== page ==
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Clin Infect Dis. 2000 Aug;31 Suppl 2:S24-8.

Mechanisms of action and resistance of older and newer fluoroquinolones.

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Division of Infectious Diseases, Massachusetts General Hospital, Harvard Medical School, Boston, MA 02114-2696, USA.


The fluoroquinolones interact with 2 bacterial targets, the related enzymes DNA gyrase and topoisomerase IV, both of which are involved in DNA replication. Quinolones form complexes of these enzymes with DNA, complexes that block movement of the DNA-replication fork and thereby inhibit DNA replication. Many older quinolones differ in their relative activities against gyrase and topoisomerase IV in a bacterial cell, having greater potency against gyrase than against topoisomerase IV in many gram-negative bacteria and greater potency against topoisomerase IV than against gyrase in many gram-positive bacteria. Several newer quinolones appear to have more closely balanced activity against these enzymes. Resistance to fluoroquinolones occurs as a result of mutational amino acid substitutions in the subunits of the more sensitive (or primary-target) enzyme within the cell. If, however, both enzymes are similarly susceptible to a fluoroquinolone, then the level of resistance caused by a primary-target mutation may be low and may be limited by the sensitivity of the secondary target. Fluoroquinolones also differ in the extent to which common bacterial multidrug efflux pumps affect their activity, with some compounds being unaffected by resistance mechanisms because of overexpression of such pumps. Newer fluoroquinolone interaction with dual targets and avoidance of efflux-resistance mechanisms may each contribute to the lower frequencies of selection of resistant mutants in the laboratory.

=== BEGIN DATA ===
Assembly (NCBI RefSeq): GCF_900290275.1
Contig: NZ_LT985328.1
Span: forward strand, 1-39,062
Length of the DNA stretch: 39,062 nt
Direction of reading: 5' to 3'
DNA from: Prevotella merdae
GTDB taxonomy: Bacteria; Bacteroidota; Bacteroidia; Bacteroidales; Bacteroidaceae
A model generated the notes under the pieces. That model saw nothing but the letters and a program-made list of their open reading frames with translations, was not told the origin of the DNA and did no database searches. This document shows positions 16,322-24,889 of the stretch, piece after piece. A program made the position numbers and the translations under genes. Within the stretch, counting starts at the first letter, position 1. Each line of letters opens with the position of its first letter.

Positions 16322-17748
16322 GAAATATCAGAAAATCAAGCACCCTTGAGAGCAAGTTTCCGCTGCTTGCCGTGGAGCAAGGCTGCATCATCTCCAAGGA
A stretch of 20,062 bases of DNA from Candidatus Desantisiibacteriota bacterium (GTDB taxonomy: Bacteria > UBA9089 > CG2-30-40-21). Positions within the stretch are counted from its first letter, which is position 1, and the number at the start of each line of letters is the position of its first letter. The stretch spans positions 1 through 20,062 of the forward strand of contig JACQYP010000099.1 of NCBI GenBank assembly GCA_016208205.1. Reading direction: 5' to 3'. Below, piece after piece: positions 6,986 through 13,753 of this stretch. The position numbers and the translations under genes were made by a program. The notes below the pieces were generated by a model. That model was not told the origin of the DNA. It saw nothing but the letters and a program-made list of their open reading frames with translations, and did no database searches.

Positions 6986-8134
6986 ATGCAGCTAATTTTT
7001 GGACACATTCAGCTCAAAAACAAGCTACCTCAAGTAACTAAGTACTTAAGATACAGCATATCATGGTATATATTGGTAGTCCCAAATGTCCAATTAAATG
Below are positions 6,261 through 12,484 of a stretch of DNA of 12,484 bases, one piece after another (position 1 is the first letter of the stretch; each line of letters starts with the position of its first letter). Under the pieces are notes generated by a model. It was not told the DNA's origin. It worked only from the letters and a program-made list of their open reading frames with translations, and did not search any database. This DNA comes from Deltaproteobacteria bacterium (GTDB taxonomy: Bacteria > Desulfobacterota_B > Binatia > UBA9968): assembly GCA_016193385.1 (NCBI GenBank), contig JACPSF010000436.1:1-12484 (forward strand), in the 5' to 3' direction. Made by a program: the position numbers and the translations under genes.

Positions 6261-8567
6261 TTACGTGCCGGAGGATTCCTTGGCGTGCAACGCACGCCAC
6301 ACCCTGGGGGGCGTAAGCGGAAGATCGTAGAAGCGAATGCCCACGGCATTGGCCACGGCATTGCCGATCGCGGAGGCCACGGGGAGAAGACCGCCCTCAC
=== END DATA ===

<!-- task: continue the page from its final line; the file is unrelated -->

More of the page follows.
[Indexed for MEDLINE]

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